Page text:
Styrene Rod Weld Beads

Weld Beads
Weld beads figure quite prominently on tanks, so why donít kit manufacturers at least try to duplicate them? The most logical reason is molding limitations, so that leaves us modelers to recreate them ourselves. It is not the daunting task some may think it is either, with a little patience and attention to detail it can be a fairly quick and easy task.

You do not need much to make styrene rod weld beads. I bet most of you have them already on your bench and if not they are readily available at any hobby shop. First you need Tamiya Extra Thin Cement. I have tried this with other types of liquid glue and it just doesnít work. Next you need an X-acto knife with two blades. You need a new sharp #11 blade and an old blade with the tip broken off. Now the most important part of the process, you need the rod. I use Plastruct and Evergreen styrene rod. You decide the size you need depending on the size of the welds. For my demonstration here I am using 0.10Ē or 0.3mm rod from Plastruct

Lets Weld!
Starting out you need to cut your styrene rod just slightly longer than you need. Next run a bead of the Tamiya Extra Thin Cement along your weld line. Now place your styrene rod down on the cement and push it into place with the tip of your X-Acto knife. Once you are happy with the placement of the Styrene rod trim the excess off the end. Next, you need to run some of the Tamiya cement over the rod making sure to get the entire length coated. A word of caution at this point, DO NOT over soak your rod. You will be surprised how little cement you actually need. Once you are sure you have enough cement on the rod it is time to let it do its job. The cement will soften the rod so that you can imprint the weld bead. I usually leave it for about an hour so that any extra cement will have evaporated and the surrounding plastic has hardened. Start at one end with the tip of your old flattened blade and work your way down the line. Keep your knife blade a slight angle and with downward pressure jab the now soft styrene. Stop frequently and make sure you have not missed any spots along the way. That is all there is to it, it is a very simple yet highly effective method for producing welds in all sorts of places.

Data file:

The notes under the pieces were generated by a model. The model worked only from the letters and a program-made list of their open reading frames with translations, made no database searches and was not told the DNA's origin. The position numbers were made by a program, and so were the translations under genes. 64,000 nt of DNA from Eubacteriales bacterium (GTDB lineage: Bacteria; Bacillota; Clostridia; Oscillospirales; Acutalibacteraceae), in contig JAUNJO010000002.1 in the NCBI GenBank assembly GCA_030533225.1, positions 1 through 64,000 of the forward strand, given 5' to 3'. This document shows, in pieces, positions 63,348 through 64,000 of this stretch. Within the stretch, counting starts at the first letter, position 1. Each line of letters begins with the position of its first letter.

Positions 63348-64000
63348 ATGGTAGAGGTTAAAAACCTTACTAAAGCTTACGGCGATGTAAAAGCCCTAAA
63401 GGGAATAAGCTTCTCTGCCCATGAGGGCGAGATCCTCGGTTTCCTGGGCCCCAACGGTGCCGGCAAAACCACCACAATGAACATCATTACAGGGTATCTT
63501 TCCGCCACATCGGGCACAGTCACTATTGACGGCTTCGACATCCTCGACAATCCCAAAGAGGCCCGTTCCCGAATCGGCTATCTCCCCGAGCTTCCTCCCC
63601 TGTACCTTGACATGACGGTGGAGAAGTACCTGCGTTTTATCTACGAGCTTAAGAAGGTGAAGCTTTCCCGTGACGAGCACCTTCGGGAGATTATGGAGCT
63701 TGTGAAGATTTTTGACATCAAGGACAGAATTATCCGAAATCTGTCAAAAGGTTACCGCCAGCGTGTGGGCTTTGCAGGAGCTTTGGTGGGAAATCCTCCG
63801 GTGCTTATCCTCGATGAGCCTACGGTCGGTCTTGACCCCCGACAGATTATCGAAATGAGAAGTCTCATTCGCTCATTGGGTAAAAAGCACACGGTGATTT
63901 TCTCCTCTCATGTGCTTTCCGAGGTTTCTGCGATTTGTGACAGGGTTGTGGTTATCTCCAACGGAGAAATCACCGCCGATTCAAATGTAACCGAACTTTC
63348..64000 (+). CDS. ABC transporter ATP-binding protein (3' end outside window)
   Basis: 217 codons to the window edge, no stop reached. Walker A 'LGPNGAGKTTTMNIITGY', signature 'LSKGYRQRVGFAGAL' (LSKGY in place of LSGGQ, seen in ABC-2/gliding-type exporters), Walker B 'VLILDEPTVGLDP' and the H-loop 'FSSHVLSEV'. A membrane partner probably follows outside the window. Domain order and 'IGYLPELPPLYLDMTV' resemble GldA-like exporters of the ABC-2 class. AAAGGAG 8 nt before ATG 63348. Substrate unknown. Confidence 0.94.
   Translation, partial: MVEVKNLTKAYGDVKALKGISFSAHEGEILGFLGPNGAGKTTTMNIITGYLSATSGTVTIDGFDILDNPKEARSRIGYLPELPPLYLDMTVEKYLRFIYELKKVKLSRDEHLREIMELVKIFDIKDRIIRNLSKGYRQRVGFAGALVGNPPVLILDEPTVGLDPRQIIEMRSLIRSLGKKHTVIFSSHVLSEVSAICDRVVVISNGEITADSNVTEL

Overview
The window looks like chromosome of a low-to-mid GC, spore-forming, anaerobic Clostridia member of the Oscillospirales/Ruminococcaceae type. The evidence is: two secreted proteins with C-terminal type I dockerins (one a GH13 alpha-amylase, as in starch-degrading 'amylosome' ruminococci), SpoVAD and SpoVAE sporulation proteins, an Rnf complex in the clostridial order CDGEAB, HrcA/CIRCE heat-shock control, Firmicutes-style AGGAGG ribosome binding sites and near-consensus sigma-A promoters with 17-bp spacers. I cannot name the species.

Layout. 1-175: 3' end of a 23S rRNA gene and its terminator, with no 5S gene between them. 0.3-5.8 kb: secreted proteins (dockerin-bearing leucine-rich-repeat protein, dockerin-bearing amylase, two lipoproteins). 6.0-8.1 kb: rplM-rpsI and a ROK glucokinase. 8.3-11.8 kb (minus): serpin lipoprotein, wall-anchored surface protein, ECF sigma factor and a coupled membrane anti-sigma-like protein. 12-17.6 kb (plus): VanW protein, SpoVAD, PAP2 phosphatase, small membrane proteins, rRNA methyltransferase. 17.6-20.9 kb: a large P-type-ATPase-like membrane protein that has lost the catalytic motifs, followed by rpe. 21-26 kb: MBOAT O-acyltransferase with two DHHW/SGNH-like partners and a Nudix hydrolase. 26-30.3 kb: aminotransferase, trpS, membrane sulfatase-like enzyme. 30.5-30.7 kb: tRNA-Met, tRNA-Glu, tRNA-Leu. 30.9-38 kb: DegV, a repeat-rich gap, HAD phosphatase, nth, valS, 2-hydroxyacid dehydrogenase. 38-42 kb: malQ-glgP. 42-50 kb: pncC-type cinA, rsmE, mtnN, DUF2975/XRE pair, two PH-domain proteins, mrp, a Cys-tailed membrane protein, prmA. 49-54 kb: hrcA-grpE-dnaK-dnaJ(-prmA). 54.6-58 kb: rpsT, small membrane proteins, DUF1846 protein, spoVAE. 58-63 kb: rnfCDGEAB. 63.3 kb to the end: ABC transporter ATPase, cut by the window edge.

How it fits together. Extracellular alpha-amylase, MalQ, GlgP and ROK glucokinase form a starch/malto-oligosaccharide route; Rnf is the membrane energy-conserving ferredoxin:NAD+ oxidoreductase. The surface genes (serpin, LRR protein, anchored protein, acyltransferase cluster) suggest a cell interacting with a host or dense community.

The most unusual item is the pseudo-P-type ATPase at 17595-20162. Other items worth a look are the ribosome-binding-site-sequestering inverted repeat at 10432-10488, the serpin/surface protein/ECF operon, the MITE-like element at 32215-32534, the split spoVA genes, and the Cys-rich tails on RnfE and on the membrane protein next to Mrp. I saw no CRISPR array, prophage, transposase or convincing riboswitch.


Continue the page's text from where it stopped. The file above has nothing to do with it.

Who says plastic and resin donít mix?
I have used this technique on resin as well. Obviously you canít glue your styrene rod to the kit with plastic cement. I glue the rod down with CA glue and carry on as per normal. You can use this technique on metal (photoetched) surfaces as well, just be sure to use thin CA glue. If you miss a spot on the rod it may not adhere to the non plastic surface.

Safety First
Remember to work in a well ventilated room as you are using more glue than you would for normal building applications. Eye protection is also a must. But most importantly have fun!
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About the Author

About Bryan Gray (ex-royal)

I have been modelling on and off for most of my life really. I took a rather long break while I was in the Army and re discovered the hobby when I went back to University. My main area of interest is Canadian Armour of the Second world War. I have a real love of the Sherman tank especially the Fire...